Hyperopia (Long-Sightedness)

Hyperopia (Long-Sightedness)

What is Hyperopia?

Hyperopia, or long-sightedness, refers to an eye condition in which an image is perceived as out of focus due to an eye that is too short. The focal point (the point at which the light rays entering the eye converge) occurs after the retina, causing this visual blur.

Hyperopia causes issues during near viewing. People afflicted with this refraction may find distance viewing more comfortable than near viewing.  The blur experienced when viewing near targets may cause difficulty concentrating and focusing when reading, and can lead to headaches following close work tasks. In a child this can manifest and cause poor reading ability. The effort being put into focusing may also cause a child to adopt a very close reading distance, causing eye strain, eye burning and nausea.

Signs and Symptoms of Hyperopia May Include…

  • Headache (persistent headache)
  • Blurred vision (near objects look blurred)
  • Difficulty in activities such as reading, stitching
  • Eyestrain or feeling heaviness in the eyes
  • Squinting

Signs and Symptoms of Hyperopia May Include…

  • Headache (persistent headache)
  • Blurred vision (near objects look blurred)
  • Difficulty in activities such as reading, stitching
  • Eyestrain or feeling heaviness in the eyes
  • Squinting

How is Hyperopia Managed?

Convex (plus) lenses are given to help converge the light rays and bring the focal point directly on the retina rather than behind it. Contact lenses are also available as an alternative correction if preferred. It is important to note that children with hyperopia may not necessarily report clearer vision through their script but rather a feeling of comfort due to the reduction in eye strain.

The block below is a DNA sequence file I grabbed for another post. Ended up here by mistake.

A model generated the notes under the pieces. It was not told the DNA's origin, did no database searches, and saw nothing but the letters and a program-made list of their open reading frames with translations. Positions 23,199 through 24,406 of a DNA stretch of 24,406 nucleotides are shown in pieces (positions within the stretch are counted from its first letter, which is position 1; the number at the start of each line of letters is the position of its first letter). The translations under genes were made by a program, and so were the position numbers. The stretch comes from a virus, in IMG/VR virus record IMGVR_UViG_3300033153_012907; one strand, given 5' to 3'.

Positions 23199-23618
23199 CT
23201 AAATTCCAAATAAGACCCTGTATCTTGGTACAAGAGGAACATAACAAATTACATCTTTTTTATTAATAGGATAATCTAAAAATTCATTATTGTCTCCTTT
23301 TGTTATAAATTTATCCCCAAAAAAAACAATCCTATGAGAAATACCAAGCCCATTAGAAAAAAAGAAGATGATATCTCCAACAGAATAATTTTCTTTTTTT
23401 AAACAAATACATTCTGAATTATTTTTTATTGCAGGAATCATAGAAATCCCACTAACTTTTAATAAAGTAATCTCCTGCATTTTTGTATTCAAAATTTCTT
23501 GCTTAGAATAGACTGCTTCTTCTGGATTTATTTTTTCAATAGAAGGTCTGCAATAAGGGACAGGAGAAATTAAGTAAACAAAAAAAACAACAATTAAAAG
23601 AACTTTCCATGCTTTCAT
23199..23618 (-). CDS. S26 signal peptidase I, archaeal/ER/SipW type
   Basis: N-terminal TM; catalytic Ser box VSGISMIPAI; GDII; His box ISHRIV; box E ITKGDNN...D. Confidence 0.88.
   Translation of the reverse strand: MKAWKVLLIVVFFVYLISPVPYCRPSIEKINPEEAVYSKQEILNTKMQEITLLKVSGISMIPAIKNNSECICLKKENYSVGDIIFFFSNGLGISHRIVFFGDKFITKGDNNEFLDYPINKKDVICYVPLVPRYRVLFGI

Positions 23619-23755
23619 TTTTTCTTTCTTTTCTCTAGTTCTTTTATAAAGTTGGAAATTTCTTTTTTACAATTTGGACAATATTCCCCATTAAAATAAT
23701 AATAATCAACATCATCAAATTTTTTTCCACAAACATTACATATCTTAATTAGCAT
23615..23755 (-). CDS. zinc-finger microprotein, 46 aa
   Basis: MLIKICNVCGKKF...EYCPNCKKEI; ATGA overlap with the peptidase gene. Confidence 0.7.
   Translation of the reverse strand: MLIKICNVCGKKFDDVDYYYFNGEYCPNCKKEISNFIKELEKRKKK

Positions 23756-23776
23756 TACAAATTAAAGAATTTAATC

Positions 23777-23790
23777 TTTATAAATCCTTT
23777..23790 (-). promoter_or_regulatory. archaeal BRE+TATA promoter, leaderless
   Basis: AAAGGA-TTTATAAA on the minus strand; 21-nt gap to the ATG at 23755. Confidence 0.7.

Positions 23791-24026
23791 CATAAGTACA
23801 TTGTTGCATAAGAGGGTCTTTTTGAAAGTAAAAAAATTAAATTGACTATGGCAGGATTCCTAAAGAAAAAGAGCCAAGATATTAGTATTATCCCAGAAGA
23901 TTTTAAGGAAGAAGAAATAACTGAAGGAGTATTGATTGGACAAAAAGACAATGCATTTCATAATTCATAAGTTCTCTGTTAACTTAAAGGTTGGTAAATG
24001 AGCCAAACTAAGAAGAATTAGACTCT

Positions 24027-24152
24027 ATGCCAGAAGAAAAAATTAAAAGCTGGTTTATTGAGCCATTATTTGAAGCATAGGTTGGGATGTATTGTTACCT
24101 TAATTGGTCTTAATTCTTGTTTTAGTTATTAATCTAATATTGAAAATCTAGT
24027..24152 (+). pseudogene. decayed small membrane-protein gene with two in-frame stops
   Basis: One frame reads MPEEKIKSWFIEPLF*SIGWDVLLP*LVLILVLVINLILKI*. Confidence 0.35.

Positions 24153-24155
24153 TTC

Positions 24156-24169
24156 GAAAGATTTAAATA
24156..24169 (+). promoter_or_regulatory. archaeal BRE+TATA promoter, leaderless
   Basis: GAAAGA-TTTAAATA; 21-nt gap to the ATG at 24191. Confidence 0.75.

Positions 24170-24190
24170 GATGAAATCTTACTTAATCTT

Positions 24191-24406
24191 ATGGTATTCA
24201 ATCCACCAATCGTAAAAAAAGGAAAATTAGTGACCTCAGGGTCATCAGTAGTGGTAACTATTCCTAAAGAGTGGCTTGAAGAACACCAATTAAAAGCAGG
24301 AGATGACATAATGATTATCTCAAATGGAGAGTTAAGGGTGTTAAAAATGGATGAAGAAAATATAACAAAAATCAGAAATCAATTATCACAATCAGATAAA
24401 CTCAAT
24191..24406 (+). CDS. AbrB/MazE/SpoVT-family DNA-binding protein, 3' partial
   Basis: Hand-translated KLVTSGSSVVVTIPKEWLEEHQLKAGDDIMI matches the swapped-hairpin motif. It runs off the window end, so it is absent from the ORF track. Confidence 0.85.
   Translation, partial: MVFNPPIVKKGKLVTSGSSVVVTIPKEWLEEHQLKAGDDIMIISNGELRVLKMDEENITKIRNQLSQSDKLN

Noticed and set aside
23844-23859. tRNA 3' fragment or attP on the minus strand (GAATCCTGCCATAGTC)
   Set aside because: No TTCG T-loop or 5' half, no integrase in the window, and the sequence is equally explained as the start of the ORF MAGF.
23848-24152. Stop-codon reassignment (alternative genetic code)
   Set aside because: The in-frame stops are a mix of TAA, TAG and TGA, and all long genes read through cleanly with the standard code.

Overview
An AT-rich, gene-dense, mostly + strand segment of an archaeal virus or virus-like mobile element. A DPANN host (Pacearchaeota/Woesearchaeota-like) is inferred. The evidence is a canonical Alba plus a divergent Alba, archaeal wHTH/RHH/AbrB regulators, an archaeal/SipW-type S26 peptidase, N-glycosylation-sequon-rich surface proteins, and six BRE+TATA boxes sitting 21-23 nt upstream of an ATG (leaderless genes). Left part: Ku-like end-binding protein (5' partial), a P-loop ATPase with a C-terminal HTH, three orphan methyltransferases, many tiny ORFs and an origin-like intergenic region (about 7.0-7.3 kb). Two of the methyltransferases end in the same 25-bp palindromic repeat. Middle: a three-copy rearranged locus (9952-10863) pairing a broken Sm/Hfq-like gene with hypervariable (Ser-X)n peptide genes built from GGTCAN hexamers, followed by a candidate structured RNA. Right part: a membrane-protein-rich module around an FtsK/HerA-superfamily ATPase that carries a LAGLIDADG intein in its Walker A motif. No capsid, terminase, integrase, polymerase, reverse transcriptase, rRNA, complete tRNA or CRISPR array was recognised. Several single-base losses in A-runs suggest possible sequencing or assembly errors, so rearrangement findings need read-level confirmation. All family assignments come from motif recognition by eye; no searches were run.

Convex (plus) lenses are given to help converge the light rays and bring the focal point directly on the retina rather than behind it. Contact lenses are also available as an alternative correction if preferred. It is important to note that children with hyperopia may not necessarily report clearer vision through their script but rather a feeling of comfort due to the reduction in eye strain.

What Happens If Hyperopia is Not Corrected?

Studies have shown that a child can develop an array of issues if their hyperopia is left untreated. In particular, untreated hyperopes who have a significant or uneven prescription may develop an inturning eye (esotropia). They may also develop refractive amblyopia, whereby the eye with the stronger script, or blurrier vision, is switched off (suppressed), causing a lazy eye to develop.

Untreated hyperopia has also been linked to learning-related difficulties. If a child experiences blurry vision and vision-related migraines due to this blurred vision, it may reflect badly on their ability to concentrate and absorb information in class.

Are you concerned you or your child may have hyperopia?

Book an eye test with one of our optometrists.

Are you concerned you or your child may have hyperopia?

Book an eye test with one of our optometrists.

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